The International Chamber of Commerce (ICC) has expressed concern that the Organization for Economic Co-operation and Development (OECD) Action Plan on combating Base Erosion and Profit Shifting (“BEPS”), mandated by the G20, may inadvertently incur severe collateral damage on compliant taxpaying companies of all sizes as a result of well-meaning measures undertaken unilaterally by states to mitigate double-non-taxation.
While ICC fully supports the BEPS Action Plan and actively engages with the OECD and the UN on the issues at hand, concern was raised during back-to-back meetings with the United Nations (UN) Committee on International Cooperation in Tax Matters at UN Headquarters in Geneva last week.
Stressing that taxation systems should be sound and stable – to encourage transparency, efficiency and predictability and to incentivize long-term investment, job creation and economic growth – ICC advises governments and policymakers to take the following into consideration:
- ICC strongly believes that several of the 15 BEPS Action Points are interdependent and recommends an overall perspective and coordination of the various recommendations – including the 2014 deliverables of Phase 1 in Phase 2 of the project.
- ICC calls for a coordinated implementation of the combined deliverables of the G20/BEPS project on a multilateral basis with a consensus approach in order for the solutions to be consistent and uniformly applied on an international level. ICC therefore cautions against implementation of domestic tax legislation through unilateral and divergent actions which risk leading to disparate rules, increased complexity and double taxation.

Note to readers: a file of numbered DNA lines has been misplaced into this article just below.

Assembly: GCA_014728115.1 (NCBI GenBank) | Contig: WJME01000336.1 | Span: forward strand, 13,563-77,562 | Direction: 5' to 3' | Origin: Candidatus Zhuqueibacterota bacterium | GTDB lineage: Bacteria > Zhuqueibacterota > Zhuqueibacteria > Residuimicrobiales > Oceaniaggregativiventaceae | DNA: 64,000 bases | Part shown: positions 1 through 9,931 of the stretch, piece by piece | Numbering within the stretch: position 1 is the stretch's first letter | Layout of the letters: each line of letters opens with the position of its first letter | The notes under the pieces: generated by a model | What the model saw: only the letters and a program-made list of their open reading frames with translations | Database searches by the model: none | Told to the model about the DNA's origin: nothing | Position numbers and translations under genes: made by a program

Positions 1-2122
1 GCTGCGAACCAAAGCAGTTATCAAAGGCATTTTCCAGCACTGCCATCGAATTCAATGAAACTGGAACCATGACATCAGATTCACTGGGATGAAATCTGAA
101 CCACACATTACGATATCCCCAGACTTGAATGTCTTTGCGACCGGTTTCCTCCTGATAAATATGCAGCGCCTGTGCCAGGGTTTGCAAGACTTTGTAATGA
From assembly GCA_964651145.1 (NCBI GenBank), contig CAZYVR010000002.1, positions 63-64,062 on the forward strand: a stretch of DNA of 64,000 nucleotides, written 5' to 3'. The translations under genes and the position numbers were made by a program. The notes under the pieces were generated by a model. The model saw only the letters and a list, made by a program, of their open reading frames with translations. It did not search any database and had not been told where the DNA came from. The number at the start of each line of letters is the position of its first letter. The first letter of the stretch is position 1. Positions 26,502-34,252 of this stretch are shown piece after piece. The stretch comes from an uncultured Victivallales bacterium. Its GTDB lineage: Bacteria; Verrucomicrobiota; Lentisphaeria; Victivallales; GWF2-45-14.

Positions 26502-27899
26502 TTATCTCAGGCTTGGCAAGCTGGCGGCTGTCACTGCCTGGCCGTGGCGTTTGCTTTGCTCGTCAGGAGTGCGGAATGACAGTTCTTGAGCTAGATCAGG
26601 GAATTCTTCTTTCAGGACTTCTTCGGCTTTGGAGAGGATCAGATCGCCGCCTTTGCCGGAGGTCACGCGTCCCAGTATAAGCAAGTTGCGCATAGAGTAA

- ICC urges mitigating the increased unavoidable and foreseeable risk of double taxation via a solid dispute resolution mechanism, with mandatory agreements forcing competent authorities to agree on how to tax certain transactions, or simplified, how to split the ‘tax cake.’
ICC strongly opposes tax fraud and tax evasion but warns that it is crucial to distinguish these illegal activities from the use of lawful methods of tax planning and tax management, provided they are aligned with commercial and economic activities.
Staff contact: Carol Doran Klein